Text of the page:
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Due to numerous requests of yaM users, we have developed yaM integration with MS Exchange aimed at synchronization of contacts, meetings and tasks.
Dear users and followers, the yaM family has decided to publish a weekly list of the best links on how to make your meetings matter and share them with you on our blog! Follow us on Twitter and Facebook and get the best links on productivity and efficiency!
This is a guest post by @MeetingBoy, whose rants have cracked us up (and made us think) for quite a long time. This is the first bit of the stuff we are planning to do together, so hang around for more.
In the corporate world, “team” meetings leave a bad taste in most people’s mouths’ as being unnecessarily long, drawn out and ultimately of little value. Stand-up meetings are short and informative. They unify the team, they are cheap and very focused.
It's Monday and the most important thing we did today to kick-start the team's work was the morning stand-up - a 10-15 minute meeting to sync-up tasks, priorities and raise awareness of anything important that has come up recently. Of course, we used yaM for that.
Nowadays a lot of companies have their own courses on how to boost the meeting productivity, avoid meeting fatigue and meeting failures. Almost every meeting organizer knows the basic rules of the "meeting management": have a clear agenda, invite the right people and make some key decisions. However, meeting organizers and attendees still complain about unproductive meetings but keep on scheduling them every week and running them ineffectively. The secret has been revealed...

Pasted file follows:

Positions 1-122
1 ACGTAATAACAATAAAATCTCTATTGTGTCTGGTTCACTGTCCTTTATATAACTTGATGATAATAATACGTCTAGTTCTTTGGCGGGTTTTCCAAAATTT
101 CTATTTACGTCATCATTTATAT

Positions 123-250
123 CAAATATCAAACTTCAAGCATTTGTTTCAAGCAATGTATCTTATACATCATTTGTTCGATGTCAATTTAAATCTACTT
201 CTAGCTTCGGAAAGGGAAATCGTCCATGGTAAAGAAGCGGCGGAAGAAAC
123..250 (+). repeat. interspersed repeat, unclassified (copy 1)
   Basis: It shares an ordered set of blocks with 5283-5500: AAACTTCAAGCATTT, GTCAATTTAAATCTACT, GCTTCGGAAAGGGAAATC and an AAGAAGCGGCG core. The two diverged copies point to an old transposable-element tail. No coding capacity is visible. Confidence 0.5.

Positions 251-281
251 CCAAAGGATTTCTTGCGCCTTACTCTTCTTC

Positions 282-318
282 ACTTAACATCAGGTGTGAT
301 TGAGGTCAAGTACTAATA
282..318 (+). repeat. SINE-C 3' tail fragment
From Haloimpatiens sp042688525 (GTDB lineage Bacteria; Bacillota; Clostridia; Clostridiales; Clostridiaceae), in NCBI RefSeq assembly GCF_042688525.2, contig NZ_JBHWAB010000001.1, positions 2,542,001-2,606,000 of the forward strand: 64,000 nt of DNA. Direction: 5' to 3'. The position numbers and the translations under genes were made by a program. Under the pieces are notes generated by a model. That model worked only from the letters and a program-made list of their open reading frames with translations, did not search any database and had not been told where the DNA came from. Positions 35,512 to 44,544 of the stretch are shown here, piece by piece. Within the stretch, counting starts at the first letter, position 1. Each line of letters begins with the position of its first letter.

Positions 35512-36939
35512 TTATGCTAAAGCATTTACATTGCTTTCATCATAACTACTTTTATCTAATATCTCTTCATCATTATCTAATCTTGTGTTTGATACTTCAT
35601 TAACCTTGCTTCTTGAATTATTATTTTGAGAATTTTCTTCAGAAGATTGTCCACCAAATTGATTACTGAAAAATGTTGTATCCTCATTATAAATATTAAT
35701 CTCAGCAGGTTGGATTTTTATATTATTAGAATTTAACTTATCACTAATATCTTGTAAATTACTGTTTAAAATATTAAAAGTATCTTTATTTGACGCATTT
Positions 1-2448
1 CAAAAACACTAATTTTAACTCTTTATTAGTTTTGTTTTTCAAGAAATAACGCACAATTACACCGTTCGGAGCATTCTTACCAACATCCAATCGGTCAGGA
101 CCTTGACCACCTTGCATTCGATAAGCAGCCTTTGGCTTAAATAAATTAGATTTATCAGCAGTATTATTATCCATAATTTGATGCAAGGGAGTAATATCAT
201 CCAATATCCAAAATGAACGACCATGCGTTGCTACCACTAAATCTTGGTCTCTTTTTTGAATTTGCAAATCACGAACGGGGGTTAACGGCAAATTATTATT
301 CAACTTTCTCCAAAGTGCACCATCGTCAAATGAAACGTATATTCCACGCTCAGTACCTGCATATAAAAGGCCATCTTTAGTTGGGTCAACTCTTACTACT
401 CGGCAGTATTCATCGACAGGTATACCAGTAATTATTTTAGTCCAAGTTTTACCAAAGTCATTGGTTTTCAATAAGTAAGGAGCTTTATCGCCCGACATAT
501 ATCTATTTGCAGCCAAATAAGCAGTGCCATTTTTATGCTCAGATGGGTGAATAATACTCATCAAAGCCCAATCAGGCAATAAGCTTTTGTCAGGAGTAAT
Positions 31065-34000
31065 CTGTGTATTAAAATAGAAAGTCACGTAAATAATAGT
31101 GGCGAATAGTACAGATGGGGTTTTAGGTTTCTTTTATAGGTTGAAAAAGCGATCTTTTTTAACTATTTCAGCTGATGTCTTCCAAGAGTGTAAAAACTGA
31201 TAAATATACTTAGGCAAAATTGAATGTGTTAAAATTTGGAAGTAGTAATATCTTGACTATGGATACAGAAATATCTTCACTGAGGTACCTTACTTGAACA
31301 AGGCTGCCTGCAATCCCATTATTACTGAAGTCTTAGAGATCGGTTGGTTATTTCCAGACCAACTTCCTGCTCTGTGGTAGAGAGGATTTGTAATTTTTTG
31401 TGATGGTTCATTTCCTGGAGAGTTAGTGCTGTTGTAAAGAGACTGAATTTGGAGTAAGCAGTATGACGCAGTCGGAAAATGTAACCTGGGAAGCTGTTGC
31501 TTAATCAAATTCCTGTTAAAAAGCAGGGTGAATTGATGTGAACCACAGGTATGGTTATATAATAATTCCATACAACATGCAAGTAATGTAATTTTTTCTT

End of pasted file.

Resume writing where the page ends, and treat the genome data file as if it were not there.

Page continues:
The brainstorm is the most popular group creativity exercise. It is quick, easy and it works. But many organizations have become frustrated with brainstorms and have stopped using them. They say brainstorms are old-fashioned and no longer effective. But the real reason for the frustrations is that the brainstorms are not facilitated properly. A well-run brainstorm is fun and energetic. It will generate plenty of good ideas. But a poor brainstorm can be frustrating and demotivational. Let’s look at some simple ways to ruin your next brainstorm meeting.
The most important thing about a brainstorming session is what happens after it ends. No matter how poorly you run a brainstorming meeting, some decent ideas will surface. But depending on what happens after the session, those ideas may or may not impact anything. So while you can read books and take courses on better brainstorming techniques, the most important thing is figuring out how the brainstorming session fits into the larger decision making process you or your team has. Even if you fix how you run the meeting itself, and get better ideas, if you can’t migrate them into the decision making process for the project, what’s the point? With this central point in mind, the following essay covers how to run brainstorming sessions in a way that is most likely to be effective afterwards.